AFP
3 minute read
6 Sep 2021
9:28 pm

NASA confirms Perseverance Mars rover got its first piece of rock

AFP

Perseverance uses a drill and a hollow coring bit at the end of its 7-foot-long (2-meter-long) robotic arm to extract samples.

In this image released by NASA Perseverance rover shows a sample tube with its cored-rock contents inside, the bronze-coloured outer-ring is the coring bit, the lighter-coloured inner-ring is the open end of the tube, and inside is a rock core sample slightly thicker than a pencil, September 1, 2021. -(Photo by Handout / various sources / AFP) /

NASA has confirmed that its Perseverance rover has succeeded in collecting its first rock sample on Mars.

“I’ve got it!” the space agency tweeted in the early hours of Monday, alongside a photograph of a rock core slightly thicker than a pencil inside a sample tube.

NASA said last week it thought it had accomplished the feat, but poorly-lit photographs taken by the rover meant that the team operating the mission were not certain whether the sample had stayed inside its tube.

It had to retake the pictures in better lighting, but sending back the data can take several days.

“With better lighting down the sample tube, you can see the rock core I collected is still in there,” said NASA in the new tweet, adding that the next stage would be sealing this tube and storing it.

The target was a briefcase-sized rock nicknamed “Rochette” from a ridgeline that is half a mile (900 meters) long. 

Perseverance uses a drill and a hollow coring bit at the end of its 7-foot-long (2-meter-long) robotic arm to extract samples.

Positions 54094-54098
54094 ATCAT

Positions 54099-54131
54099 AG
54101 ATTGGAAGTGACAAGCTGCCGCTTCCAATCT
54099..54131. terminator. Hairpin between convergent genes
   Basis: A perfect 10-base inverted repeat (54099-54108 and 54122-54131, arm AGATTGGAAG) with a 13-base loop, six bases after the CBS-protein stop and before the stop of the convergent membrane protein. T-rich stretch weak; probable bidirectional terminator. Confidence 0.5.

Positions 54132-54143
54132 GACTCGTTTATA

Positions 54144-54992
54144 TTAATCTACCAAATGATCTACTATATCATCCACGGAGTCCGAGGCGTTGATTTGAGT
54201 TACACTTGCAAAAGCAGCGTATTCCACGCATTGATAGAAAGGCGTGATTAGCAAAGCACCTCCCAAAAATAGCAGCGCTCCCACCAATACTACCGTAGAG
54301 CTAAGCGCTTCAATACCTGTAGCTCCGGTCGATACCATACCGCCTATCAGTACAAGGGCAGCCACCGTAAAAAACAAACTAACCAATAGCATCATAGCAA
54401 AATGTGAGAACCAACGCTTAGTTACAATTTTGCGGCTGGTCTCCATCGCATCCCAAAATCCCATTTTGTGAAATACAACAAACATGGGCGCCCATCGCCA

After coring the rock, the rover vibrated the drill bit and tube for one second, five separate times. 

(FILES) In this file image released by NASA the drill hole from Perseverance’s second sample-collection attempt can be seen, in this composite of two images taken on September 1, 2021, by one of the rover’s navigation cameras. – NASA has confirmed that its Perseverance rover has succeeded in collecting its first rock sample on Mars. “I’ve got it!” the space agency tweeted in the early hours of September 6, 2021, alongside a photograph of a rock core slightly thicker than a pencil inside a sample tube. NASA said last week it thought it had accomplished the feat, but poorly-lit photographs taken by the rover meant that the team operating the mission were not certain whether the sample had stayed inside its tube. (Photo by Handout / various sources / AFP) / RESTRICTED TO EDITORIAL USE – MANDATORY CREDIT “AFP PHOTO / NASA/JPL-Caltech” – NO MARKETING – NO ADVERTISING CAMPAIGNS – DISTRIBUTED AS A SERVICE TO CLIENTS

This procedure is called “percuss to ingest” and is meant to clear the lip of the tube of residual material, and cause the sample to slide down the tube.

Perseverance landed on an ancient lake bed called the Jezero Crater in February, on a mission to search for signs of ancient microbial life using a suite of sophisticated instruments mounted on its turret.

It is also trying to better characterize the Red Planet’s geology and past climate.

Eventually NASA wants to collect samples taken by the rover in a joint mission with the European Space Agency, sometime in the 2030s.

Its first attempt at taking a sample in August failed after the rock was too crumbly to withstand the robot’s drill.

RELATED ARTICLES


RELATED ARTICLES